In this paper, I discuss the implications of Hutcheson’s and Hume’s sentimentalist theories for the question of whether and how we can offer reasons to be moral. Hutcheson and Hume agree that reason does not give us ultimate ends. Because of this, on Hutcheson’s line, the possession of affections and of a moral sense makes practical reasons possible. On Hume’s view, that reason does not give us ultimate ends means that reason does not motivate on its own, and this makes (...) practical reasons, strictly speaking, impossible. For Hutcheson, those who are good people (benevolent people) have reasons to continue in that way. While he has nothing to say to those who are thoroughly self-interested, he thinks there are no such persons. Hume’s theory implies that one can have a motive to behave morally when one’s character does not so incline, since he believes that morality is at least sometimes in the interest of the agent. One interesting source of their differences is that Hume subscribes to an internal connection between justification and motivation, while Hutcheson argues that motivating reasons and justifying reasons are logically distinct. -/- . (shrink)
A radical implication of Hume’s theory of motivation is that it makes no sense, strictly speaking, to call actions rational or irrational. So, he claims, it is not contrary to reason for me to prefer the destruction of the world to getting a scratch on my finger.
Rachel Cohon's Hume is a moral sensing theorist, who holds both that moral qualities (virtue and vice) are mind-dependent and that there is such a thing as moral knowledge. He is an anti-rationalist about motivation, arguing that reason alone does not motivate, but allows that both beliefs and passions are motivating. (That is, some beliefs cause passions and some passions cause action.) And he is both a descriptive and a normative moral theorist who, despite having resources for putting checks on (...) our sentimentally-based moral evaluations, does end up with a kind of a relativistic account of the virtues and vices. Professor Cohon's arguments in Hume's Morality1 are tight and vigorous. Anyone working on these .. (shrink)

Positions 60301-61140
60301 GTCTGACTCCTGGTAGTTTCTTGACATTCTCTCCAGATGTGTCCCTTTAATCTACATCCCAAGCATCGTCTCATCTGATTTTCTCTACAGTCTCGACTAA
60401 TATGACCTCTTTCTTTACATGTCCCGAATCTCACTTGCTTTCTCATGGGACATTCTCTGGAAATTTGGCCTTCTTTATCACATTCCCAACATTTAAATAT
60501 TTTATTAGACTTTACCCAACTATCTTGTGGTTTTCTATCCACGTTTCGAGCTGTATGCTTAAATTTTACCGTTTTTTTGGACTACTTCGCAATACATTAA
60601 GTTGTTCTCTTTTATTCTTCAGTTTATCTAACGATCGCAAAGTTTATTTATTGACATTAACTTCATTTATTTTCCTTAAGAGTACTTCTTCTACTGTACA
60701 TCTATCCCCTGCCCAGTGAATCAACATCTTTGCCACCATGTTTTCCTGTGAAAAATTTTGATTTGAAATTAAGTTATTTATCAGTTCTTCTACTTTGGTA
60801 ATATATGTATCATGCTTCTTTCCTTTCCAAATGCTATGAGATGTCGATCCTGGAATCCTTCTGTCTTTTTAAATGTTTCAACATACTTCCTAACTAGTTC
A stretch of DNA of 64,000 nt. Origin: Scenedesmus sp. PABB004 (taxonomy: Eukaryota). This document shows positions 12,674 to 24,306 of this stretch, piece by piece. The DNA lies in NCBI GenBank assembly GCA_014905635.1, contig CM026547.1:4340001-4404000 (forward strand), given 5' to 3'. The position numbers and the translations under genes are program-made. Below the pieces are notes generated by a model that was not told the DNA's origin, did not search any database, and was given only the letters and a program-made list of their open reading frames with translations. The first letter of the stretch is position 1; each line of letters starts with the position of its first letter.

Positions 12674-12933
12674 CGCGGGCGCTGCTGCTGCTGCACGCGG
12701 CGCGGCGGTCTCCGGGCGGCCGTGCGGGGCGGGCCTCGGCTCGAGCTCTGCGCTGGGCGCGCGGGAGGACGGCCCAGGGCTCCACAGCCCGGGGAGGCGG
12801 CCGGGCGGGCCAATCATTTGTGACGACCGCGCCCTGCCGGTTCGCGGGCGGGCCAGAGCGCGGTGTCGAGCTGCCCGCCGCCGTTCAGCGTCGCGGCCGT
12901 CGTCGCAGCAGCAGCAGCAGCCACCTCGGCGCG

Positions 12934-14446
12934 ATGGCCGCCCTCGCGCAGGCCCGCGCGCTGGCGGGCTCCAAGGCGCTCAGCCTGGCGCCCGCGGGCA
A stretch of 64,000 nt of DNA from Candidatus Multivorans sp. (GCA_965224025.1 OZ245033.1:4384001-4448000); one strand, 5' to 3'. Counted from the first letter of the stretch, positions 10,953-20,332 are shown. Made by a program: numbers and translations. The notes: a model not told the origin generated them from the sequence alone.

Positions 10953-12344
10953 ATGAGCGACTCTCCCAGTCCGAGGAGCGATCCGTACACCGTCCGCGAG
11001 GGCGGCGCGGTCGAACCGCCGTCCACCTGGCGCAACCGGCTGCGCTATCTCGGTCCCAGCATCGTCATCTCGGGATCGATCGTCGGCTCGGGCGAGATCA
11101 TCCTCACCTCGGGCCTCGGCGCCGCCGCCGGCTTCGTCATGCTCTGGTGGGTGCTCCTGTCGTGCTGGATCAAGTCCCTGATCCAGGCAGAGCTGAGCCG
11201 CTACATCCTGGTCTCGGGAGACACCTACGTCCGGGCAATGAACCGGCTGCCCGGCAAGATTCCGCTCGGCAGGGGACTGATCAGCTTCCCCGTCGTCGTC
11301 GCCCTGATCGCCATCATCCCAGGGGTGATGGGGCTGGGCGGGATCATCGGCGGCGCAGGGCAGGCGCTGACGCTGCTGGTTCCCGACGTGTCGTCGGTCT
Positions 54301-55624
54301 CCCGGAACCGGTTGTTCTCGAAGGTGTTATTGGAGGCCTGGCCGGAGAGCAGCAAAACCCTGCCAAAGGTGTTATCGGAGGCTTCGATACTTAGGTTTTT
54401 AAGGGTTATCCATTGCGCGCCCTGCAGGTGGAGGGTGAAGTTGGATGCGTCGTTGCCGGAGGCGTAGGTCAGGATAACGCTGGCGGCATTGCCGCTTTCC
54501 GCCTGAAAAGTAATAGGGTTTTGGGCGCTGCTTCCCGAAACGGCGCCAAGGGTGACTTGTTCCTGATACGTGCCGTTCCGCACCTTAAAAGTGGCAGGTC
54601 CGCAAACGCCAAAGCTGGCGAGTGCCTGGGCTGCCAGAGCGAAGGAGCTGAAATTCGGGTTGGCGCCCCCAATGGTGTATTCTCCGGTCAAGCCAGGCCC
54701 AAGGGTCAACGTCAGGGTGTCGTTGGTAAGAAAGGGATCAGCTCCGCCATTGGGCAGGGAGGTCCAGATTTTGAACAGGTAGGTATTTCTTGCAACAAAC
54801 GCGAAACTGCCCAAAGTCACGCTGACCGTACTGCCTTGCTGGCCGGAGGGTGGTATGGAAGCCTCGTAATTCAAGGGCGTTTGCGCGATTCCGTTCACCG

Part of the Blackwell Readings in the History of Philosophy series, this survey of late modern philosophy focuses on the key texts and philosophers of the period whose beliefs changed the course of western thought. Gathers together the key texts from the most significant and influential philosophers of the late modern era to provide a thorough introduction to the period. Features the writings of Locke, Berkeley, Hume, Leibniz, Kant, Rousseau, Bentham and other leading thinkers. Examines such topics as empiricism, rationalism, (...) and the existence of God. Readings are accompanied by expert commentary from the editors, who are leading scholars in the field. (shrink)